Monday, July 10, 2006

July 9, 2006 - How Are You? (2)

Back on December 23, I wrote a journal entry called, “How Are You?” I was newly diagnosed at the time, and was struggling with how to answer that question, as it came up in casual conversation. Most people who ask how we are don’t really want a full-blown answer. Should I answer the question completely and truthfully, sharing the whole burden of my diagnosis? Or should I treat the question like the social pleasantry it is, and simply say I’m OK?

Today’s Sunday, and a certain number of worshipers pause at the church door to ask me the same question. Today, the answer’s a good bit easier to give: I’m in remission, and I’m feeling pretty good – although not quite back to my full energy level. (By most accounts, cancer fatigue takes several months to dissipate, following chemotherapy – so, I’m right on track.)

The question feels very different, today, than it did back in December. Back then, folks were only just learning of my diagnosis. To describe how I was feeling, in any detail, was to drop a rather large emotional bombshell on an unsuspecting victim. Yet, this morning, the people who inquire into my health already know I’ve got cancer. They also know I’m finished with my treatments. They’re just looking for some reassurance that progress is continuing.

Well, it is – and it's easy to tell them so. It's just not so easy to speak, these days, of passing particular milestones. Back when I was receiving chemo treatments, I could tell people with some precision where I was, within each 3-week cycle. Now, as the days of remission stretch on into the future, each day is not all that different from the day before. I know I'm continuing to make progress, but the changes are so incremental, it's hard to discern them.

I've used the analogy, before, of an old-fashioned sailing ship at sea. In keeping his log, the ship's captain would talk of landmarks sighted, while sailing close to shore. Things were different during the long ocean crossing. The vista from the quarterdeck remained featureless. The only indications of progress were the daily sextant readings and the record of "the log" – that chunk of wood on a rope, that a midshipman would cast overboard and time, as it drifted back towards the stern.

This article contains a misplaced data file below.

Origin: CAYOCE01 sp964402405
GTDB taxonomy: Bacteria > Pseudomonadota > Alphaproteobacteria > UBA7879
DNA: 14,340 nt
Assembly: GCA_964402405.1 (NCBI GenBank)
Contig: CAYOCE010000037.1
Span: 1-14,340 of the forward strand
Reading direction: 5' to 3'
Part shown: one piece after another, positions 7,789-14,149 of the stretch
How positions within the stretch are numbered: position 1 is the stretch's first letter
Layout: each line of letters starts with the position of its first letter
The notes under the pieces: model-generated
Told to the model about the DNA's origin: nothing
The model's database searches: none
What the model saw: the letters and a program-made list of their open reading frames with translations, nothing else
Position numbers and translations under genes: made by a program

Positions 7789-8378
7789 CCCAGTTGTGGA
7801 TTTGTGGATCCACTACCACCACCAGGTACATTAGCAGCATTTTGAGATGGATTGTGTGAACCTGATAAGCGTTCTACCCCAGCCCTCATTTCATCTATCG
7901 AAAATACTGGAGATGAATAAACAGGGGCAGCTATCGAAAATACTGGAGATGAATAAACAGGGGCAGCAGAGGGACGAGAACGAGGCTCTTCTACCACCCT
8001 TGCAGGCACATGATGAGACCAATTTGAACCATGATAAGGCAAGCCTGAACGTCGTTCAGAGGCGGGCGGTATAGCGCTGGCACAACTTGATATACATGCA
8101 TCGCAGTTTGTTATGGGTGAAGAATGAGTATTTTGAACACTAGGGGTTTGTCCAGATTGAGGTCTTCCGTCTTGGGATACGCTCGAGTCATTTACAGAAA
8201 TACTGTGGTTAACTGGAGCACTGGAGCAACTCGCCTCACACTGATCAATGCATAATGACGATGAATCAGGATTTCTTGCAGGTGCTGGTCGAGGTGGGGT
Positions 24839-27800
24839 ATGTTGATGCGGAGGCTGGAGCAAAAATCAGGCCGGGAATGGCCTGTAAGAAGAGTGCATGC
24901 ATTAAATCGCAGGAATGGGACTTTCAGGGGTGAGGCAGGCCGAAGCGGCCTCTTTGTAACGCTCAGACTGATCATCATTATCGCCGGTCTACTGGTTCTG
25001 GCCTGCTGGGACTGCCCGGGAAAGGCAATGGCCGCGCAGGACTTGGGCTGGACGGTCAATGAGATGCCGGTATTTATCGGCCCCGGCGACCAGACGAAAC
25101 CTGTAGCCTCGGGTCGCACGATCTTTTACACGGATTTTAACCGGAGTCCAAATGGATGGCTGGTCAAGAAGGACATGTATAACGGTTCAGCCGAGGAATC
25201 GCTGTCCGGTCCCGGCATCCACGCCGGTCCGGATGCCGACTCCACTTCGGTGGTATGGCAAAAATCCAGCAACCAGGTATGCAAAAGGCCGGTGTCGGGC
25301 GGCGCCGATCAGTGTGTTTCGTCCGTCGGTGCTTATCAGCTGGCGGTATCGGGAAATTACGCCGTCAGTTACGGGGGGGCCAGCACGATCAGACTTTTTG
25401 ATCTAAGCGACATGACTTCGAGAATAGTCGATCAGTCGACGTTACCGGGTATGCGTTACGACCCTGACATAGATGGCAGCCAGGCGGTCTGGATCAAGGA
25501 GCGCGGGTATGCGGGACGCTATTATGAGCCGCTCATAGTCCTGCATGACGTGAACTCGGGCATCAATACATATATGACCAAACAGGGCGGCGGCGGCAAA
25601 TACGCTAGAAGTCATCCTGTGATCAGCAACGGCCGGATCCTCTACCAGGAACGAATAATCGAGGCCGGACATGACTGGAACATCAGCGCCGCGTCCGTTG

I'm not so introspective, myself, that I'm inclined to make a daily inventory of how I'm feeling, through these latter days of recovery. And so, the answer to the "How are you?" question is becoming more and more of a social pleasantry.

I'm still not quite used to that. I feel like I ought to have more to say. Most days, I don't – and that's a good thing.

2 comments:

ReverendKathryn said...

The "How are you?" question has been a challenge for my ministry as well. It is a cultural question that rolls off my tongue as I am a Maritimer (Eastern Canada). We ask "Hi. how are you?" as a greeting. Sometimes, it is in passing, sometimes in concern.
True, you were talking about your personal struggle with how/what to answer.. It brought to mind one of the first clients/residents I had in my Clinical chaplaincy training. One of my residents said to me..."do you really want to know?" I remember telling her, "of course I do, I wouldn't ask if I didn't mean it". I suppose you have to discern between the people that "mean" it and those who throw it out in passing.
I imagine it is hard to minister and be ministered to in your illness/remission and thus it is hard at times to answer such a question. Blessings to you on this journey.

Carlos ("Carl") said...

Thanks, Kathryn. I've visited your blog, and will do so again.

Ah, CPE. I remember it well, even though it was more than 25 years ago, for me. (For the theologically-unitiated, that stands for "Clinical Pastoral Education" - an on-the-job, clinical counseling internship for ministers and ministers-to-be.)

I found it quite an undertaking, at the time, just to get in touch with my feelings, let alone to voice them. It's a lifelong journey, for all of us.